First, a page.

In search of security in work and family roles, low-income fathers struggle to remain tenuously attached to the labor market and, as a result, to their partners and children. As they move in and out of jobs, residence, and intimate relationships, these fathers may become involved with some children and not with others. The broad long-term objective of this application is to identify conditions that lead to the differential involvement of transitory fathers on the margins of work and family.
The specific aims are (1) to document transitions in low-income fathers' work and family roles over time and (2) to explore how men interpret differential involvement as providers and caregivers for children in multiple families. This research is relevant to the health of children and families in that involved fathers can provide resources and social capital to pull children and families out of poverty. A qualitative research design with purposeful sampling for a racially/ethnically diverse group of 35 fathers with children in two or more families will be utilized. The methods to be used are two semistructured interviews, including a life history protocol with calendar grid (to trace transitions in employment, family relationships, and residence) and a father involvement protocol (to explore fathers' interpretations of transitory involvement with multiple children over time). ? ?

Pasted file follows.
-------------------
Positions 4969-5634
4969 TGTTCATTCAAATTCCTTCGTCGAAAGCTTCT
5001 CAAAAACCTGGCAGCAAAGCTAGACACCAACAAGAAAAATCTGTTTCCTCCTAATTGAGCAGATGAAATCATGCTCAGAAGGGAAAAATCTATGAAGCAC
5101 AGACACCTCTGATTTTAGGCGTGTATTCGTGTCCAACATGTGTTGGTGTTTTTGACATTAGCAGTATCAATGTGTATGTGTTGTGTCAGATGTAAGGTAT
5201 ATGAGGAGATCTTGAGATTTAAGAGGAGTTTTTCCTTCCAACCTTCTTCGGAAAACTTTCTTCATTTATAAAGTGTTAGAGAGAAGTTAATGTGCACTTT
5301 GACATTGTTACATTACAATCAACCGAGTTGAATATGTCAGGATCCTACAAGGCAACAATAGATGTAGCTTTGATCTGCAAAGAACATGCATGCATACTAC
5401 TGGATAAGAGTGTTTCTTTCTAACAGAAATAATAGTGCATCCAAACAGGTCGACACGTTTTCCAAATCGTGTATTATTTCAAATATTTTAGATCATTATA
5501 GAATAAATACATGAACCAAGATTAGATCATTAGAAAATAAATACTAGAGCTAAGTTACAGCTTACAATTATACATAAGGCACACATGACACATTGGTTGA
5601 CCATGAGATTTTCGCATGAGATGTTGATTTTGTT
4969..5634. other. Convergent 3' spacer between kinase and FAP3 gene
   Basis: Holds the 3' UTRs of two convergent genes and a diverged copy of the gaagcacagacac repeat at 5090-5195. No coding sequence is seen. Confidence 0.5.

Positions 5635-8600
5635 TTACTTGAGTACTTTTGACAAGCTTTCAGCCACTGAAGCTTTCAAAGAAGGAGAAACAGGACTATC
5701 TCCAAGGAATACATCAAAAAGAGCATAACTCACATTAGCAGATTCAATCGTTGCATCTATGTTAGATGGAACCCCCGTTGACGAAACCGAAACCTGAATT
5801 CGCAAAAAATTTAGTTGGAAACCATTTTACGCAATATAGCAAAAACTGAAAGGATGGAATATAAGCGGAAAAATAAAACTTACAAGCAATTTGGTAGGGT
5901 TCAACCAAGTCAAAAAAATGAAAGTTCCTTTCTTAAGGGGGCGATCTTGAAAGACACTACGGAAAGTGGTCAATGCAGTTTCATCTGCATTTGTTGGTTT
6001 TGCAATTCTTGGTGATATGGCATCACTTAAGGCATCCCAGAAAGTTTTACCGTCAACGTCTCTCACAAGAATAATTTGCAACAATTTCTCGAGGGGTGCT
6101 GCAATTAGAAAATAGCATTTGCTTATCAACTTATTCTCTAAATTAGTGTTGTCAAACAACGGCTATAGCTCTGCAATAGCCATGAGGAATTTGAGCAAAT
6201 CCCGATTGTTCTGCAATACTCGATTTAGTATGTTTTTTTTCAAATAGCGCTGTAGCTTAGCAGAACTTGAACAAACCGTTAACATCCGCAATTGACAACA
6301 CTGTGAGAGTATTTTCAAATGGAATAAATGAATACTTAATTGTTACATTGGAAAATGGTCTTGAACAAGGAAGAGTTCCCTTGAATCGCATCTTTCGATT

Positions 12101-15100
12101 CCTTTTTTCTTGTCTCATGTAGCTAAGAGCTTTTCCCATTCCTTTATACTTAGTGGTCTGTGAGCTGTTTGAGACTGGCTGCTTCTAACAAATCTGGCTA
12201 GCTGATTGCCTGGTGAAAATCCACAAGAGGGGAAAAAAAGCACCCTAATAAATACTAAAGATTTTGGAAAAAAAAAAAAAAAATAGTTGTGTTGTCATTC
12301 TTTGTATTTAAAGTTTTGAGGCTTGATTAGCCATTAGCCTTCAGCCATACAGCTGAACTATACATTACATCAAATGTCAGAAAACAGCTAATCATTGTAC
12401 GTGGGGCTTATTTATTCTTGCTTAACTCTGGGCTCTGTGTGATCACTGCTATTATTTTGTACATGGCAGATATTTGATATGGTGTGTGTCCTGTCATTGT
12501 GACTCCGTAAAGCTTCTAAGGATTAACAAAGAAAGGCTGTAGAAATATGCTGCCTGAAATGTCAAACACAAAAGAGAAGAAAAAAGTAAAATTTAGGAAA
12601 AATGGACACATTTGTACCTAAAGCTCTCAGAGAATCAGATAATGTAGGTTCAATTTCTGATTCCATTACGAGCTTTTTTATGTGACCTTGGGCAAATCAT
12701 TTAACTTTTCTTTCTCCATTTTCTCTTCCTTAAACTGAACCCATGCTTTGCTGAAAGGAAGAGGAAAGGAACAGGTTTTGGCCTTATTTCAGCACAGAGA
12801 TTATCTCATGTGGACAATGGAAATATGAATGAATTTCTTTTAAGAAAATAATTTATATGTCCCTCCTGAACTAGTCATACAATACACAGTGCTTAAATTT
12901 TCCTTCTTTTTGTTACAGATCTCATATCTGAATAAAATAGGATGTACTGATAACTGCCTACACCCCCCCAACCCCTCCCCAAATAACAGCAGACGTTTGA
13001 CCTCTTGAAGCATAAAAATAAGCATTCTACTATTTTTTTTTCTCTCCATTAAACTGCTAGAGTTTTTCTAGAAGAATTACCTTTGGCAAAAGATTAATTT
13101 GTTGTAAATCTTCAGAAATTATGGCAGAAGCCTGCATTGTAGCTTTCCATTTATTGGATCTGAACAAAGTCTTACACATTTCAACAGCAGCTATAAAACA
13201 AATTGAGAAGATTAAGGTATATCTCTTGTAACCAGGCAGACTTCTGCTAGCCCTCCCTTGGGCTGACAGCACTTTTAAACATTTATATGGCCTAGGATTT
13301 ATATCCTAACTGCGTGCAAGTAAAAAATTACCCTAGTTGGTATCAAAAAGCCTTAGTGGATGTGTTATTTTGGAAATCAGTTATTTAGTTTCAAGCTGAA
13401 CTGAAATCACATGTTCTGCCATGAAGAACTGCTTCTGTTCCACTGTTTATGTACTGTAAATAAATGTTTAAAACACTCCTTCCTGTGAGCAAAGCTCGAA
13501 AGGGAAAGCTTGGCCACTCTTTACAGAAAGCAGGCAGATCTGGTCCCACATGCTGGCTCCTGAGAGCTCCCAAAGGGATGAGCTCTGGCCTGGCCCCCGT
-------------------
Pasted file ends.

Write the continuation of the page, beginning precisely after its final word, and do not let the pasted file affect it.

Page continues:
|Roy, Kevin M; Dyson, Omari (2010) Making daddies into fathers: community-based fatherhood programs and the construction of masculinities for low-income African American men. Am J Community Psychol 45:139-54|